Today’s challenge:  stop by a mirror and say hello.  Look yourself right in the eye for 10 seconds.  Then smile.  Say “Hello, Gorgeous!”   


Progress, Not Perfection

Yesterday’s post was about practice, and we all know:  

Practice Makes _________

Go ahead, say it:  “Practice Makes Perfect.”

And we alllllll know the very idea of “perfect” is utter bullshit.  But we make ourselves crazy with the pursuit of perfection anyway.  (I’m looking at you, Pinterest.)

So I’ve been trying to think of a new slogan.  Which do you prefer?

  1. Practice Makes Incremental Changes That Will Lead You Toward Your Better Self  (that’s never going to fit on a tshirt–maybe a beach towel)
  2. Practice Makes You a Little Less Awful at That (nope, too negative)
  3. Practice Makes Progress

My perfect life is still buffering…

That’s IT!  Practice makes progress.  My therapist is always saying “Progress, not perfection.”  Chasing progress is a healthy thing; chasing perfection will make you crazy as a betsy bug.  I was going to say “crazy as a shithouse rat” but I am working on my potty mouth and how’s THAT for progress?  Practicing what I’m preaching.

Here’s a funny example of how years of practice can pay off in emotional progress.  Just the other morning, I woke from a dream of Fartbuster.  Now, back in the days of our divorce, I would dream of Fartbuster and inevitably, he would cheat on me in my dream and I would experience feelings of panic and betrayal and confusion.  I would wake with a dark cloud of emotional pain hanging over me and it would stick with me for the day.  Not only had I been dumb enough to fall for his shit…stuff…in real life, but now I was falling for it again in my dreams!  Bad me, bad me, bad me.  I deserved to feel bad.  What was it George W. Bush said?  “Fool me once, shame on you.  Fool me twice…uh…won’t get fooled again.”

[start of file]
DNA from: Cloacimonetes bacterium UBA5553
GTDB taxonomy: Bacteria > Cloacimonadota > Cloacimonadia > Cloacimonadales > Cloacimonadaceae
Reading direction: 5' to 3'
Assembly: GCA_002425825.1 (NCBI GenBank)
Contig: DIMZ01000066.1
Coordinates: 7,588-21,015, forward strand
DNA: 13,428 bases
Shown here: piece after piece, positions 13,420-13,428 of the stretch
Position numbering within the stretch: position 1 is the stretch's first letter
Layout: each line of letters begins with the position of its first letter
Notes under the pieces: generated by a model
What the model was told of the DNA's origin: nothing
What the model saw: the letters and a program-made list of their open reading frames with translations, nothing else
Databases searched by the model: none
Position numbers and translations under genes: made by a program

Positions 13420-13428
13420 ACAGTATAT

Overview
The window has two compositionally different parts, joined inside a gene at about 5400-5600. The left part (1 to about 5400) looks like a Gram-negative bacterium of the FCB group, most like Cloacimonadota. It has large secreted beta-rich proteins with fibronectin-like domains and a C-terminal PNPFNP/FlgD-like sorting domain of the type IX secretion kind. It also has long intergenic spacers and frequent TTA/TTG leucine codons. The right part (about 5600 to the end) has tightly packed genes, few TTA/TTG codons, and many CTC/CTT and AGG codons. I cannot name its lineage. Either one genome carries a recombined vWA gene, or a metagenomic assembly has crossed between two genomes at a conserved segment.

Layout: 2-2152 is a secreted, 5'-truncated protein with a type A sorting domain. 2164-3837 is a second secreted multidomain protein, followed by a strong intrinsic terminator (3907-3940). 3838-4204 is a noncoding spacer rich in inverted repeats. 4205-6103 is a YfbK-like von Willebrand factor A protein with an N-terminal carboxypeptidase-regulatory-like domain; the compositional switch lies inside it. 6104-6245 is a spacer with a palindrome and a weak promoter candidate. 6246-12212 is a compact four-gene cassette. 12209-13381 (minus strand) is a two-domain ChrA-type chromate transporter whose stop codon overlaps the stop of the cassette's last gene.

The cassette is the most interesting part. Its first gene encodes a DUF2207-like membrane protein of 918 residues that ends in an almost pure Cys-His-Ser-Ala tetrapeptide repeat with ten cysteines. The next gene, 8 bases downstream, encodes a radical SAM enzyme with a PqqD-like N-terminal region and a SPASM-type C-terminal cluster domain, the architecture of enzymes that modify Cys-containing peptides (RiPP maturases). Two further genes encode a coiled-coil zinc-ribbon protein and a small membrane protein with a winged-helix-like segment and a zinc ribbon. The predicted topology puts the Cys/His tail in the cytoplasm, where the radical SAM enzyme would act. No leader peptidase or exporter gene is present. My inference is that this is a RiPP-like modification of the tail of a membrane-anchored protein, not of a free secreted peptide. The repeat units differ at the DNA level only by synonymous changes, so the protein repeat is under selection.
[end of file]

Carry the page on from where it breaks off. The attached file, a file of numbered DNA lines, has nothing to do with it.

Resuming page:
Cut forward through 12 years of therapy, a lot of internal work, some rebuilding and the love of a couple of good men.

So the other night I dreamed about Fartbuster.  We were married and I discovered signs that he was cheating.  Oh, OK, to tell the truth because it was just a dream and it was really funny–the sign was that he was lying in bed next to me and he had athletic tape wrapped around his butt cheeks.  That white kind you use to tape up a twisted ankle?  So I said, “What is THAT?” and he goes, “Oh, that’s for a scene I’m filming.”   Ah.  Aha.  Ahem.

Now, in the dream, what did I do?  Did I rend my sackcloth and coat my hair with ashes?  Did I cry and scream and give him five across the eyes?  Did I roll down the staircase or wail, “Where shall I go?  What shall I do?”

Nope.  I got out of the bed, gathered my things and said, “Yep, that’s just the way he is.  Buh-bye.”  Woke up laughing.

I’ve practiced the Fartbuster scenario a LOT.  Finally, my real life skills are leaking into my dreams, I guess.  Even in my sleep, I’m getting better at saying, “That wasn’t about me.  Better let it go.”  PRACTICE.

Practice doesn’t make perfect.  Nothing makes perfect.  What could perfect be in that scenario…not ever having the dream?  Maybe.  But then I wouldn’t have woken with that laugh.  Athletic tape on his hairy ass–that’s going to smart coming off.  

David Beckham in kinesio tape

Hold up. I may have to rethink my disdain for athletic tape…

What’s your definition of progress?